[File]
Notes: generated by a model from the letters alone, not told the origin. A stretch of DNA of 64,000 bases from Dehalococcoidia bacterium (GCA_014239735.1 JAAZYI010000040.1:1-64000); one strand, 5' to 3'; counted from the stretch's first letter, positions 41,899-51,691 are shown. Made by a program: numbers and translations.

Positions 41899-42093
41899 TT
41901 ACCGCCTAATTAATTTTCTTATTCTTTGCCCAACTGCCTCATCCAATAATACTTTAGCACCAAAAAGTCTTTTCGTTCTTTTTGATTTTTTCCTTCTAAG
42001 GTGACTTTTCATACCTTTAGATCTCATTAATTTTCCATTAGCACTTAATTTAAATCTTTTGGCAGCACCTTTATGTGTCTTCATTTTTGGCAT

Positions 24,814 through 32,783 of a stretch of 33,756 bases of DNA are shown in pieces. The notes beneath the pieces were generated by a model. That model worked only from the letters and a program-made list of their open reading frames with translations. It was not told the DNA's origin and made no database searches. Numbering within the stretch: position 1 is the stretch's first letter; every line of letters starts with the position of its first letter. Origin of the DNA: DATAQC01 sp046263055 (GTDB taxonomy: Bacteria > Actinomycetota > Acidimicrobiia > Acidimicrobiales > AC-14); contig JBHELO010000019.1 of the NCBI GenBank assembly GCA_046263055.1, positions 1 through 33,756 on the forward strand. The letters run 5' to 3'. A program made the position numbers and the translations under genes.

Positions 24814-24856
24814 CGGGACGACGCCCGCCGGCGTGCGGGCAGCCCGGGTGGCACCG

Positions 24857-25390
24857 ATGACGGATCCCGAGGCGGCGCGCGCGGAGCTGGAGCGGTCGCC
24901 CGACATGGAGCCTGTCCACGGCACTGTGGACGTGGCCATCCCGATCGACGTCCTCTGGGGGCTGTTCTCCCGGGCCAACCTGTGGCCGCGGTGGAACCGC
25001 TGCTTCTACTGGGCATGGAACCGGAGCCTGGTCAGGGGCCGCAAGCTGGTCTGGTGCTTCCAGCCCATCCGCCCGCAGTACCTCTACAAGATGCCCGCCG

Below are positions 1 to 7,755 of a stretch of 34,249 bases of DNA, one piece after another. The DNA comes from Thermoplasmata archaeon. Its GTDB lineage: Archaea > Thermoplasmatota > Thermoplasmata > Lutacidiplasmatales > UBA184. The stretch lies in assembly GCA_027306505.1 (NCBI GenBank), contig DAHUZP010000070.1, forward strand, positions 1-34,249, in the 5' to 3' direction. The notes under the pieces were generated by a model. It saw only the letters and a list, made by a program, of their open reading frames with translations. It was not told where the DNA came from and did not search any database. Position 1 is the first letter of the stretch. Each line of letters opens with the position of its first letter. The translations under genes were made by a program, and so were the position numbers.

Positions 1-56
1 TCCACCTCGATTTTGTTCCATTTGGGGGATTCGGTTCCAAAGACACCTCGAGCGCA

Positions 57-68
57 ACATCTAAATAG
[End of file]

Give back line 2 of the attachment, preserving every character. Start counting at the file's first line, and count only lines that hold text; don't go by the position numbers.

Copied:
Positions 41899-42093